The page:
Sussex is not well known for its holy or healing wells, although close research will reveal a number. There is one particular site, which because of its location is of great interest. Fortunately, thanks to the present owners, Mr and Mrs Carroll, it was my great pleasure recently to be allowed access to examine one of East Sussex’s strangest sites.
The Hermitage site has attracted considerable attention over the years, and became a ‘tourist attraction’ in the eighteenth and nineteenth centuries. In an extremely obscure work, produced for a Cecil De M. Caulfield Pratt by one Charles Dawson (n.d.), The history of the Hermitage at Buxted, Sussex, a full account is given of its history, as well as a number of Edwardian-style pictures of the estate.
The caves are hewn from grey sandstone, lower Tunbridge Well Sands, indeed the type for which the pleasant spa town is most picturesquely famed. The extent of this sandstone is quite impressive, at 275 metres long, providing a long sharp vertical ridge to one side of the garden. The site has apparently a long history of habitation. Archaeological research by Jacobi and Tebutt (1981, pp.1-26) identified a Mesolithic site at the foot of the long outcrop, dating certainly from around five thousand years BC, and possibly even from the seventh millennium BC, making it one of the earliest sites in England. The site yielded a number of microliths, and it is theorised that it was used by male hunting parties (four thousand flints and two sandstone hearths were identified). At this time the area was presumably enclosed in the ancient Forest of Andred, which according to the Saxon Chronicle (Anon. 1993, p.114) covered much of Sussex.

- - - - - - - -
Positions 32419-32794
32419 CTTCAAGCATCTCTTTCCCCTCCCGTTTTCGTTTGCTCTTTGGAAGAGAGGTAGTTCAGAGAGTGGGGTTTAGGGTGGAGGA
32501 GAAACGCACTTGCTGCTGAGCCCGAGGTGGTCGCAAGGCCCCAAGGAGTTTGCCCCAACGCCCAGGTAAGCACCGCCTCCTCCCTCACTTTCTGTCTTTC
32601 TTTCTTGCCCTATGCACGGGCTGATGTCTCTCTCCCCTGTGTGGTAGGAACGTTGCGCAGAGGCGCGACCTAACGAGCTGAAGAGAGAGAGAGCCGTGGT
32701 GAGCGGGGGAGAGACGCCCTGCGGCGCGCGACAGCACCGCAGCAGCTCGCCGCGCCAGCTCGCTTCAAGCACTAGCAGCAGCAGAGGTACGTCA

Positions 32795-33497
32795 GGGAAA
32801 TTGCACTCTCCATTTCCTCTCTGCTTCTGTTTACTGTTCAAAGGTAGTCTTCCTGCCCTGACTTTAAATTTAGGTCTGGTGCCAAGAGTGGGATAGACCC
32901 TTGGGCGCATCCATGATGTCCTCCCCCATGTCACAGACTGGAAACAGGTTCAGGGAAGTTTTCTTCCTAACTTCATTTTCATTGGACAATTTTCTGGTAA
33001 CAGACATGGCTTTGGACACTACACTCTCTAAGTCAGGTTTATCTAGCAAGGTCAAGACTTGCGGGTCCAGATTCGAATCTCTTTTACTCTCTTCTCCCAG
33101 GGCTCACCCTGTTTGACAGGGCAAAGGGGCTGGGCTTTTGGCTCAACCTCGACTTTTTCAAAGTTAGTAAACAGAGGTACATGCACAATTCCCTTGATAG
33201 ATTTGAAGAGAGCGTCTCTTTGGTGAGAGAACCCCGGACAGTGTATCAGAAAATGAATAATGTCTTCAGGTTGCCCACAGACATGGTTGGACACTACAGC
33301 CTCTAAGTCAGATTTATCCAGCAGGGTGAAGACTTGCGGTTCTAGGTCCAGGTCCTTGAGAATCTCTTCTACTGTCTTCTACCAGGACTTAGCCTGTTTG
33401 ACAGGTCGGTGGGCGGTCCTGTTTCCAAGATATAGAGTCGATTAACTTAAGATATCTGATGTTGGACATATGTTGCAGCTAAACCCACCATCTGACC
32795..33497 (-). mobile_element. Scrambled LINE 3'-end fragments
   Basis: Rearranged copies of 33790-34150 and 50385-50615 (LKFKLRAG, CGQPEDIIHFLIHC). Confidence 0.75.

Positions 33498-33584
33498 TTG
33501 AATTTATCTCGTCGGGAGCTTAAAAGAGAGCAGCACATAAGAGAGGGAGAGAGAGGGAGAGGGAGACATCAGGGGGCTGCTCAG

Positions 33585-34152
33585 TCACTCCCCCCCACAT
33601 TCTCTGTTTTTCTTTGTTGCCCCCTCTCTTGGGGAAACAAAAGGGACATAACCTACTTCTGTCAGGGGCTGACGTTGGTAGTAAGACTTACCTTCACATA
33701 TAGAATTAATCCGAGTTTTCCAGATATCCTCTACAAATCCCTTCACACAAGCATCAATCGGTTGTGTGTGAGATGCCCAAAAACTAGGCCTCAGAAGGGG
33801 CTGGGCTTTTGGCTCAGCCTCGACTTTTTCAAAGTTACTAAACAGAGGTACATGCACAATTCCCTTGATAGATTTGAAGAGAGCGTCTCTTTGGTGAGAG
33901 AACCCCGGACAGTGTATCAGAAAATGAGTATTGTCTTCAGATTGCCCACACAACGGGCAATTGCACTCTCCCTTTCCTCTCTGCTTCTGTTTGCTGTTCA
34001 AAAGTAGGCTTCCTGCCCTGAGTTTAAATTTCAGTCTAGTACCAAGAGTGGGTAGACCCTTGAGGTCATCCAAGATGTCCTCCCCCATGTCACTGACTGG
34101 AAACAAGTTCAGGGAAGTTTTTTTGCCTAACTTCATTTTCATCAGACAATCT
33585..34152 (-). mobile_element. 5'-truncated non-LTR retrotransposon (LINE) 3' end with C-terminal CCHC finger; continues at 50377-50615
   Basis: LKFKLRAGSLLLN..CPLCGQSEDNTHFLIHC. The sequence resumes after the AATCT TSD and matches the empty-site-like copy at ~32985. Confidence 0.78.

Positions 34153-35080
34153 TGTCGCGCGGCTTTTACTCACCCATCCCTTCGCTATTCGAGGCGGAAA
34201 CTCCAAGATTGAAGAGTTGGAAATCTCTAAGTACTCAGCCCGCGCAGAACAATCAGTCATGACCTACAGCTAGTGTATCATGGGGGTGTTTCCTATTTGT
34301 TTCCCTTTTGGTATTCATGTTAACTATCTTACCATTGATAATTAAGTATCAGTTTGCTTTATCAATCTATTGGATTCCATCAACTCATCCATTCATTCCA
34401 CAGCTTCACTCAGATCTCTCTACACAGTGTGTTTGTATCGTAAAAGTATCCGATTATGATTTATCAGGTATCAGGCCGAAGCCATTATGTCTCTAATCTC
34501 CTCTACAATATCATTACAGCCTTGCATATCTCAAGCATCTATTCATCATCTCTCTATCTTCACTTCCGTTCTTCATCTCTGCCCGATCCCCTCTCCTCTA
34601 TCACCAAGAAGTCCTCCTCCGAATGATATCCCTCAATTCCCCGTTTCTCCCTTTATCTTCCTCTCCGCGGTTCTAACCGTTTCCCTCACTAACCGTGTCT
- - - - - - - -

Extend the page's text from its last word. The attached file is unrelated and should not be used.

The caves, probably partly natural, certainly carved, have attracted considerable interest. They appear to have been a minor tourist attraction in the eighteenth century. Certainly they attracted artists and antiquarians. There are two drawings of the site in Gough’s Topographical Collections (Gough 1795, unpaginated). These were made on May 28th 1785, and are pencil and wash.
One of these illustrations shows the ‘Rocks at Buxted, called ‘The Vineyard’. This was because a plantation of vines was established here. Apparently they thrived, as the site was naturally quite sheltered. However, according to Alexander (1996, p.2), it was established in 1824, by a Mr Lidbetter, who trailed the vines over Smuggler’s Rock.
The second is captioned, ‘Outside of the rock habitation of the Vineyard Rocks near Buxted, in Sussex, it is decidely of great antiquity. Traces of its having been a vineyard still remain.’ Other drawings of the site exist in the Burrell Collection at the British Museum. The site probably continued to attract visitors into the twentieth century. Indeed, an interesting source of information on the site is a small handwritten note, which was bizarrely found by an upholsterer in an old chair during its repair, and thoughtfully sent to the owner. One presumes it was written by a visitor to the site in the early twentieth century, and it makes some interesting points, which are not noted in other works.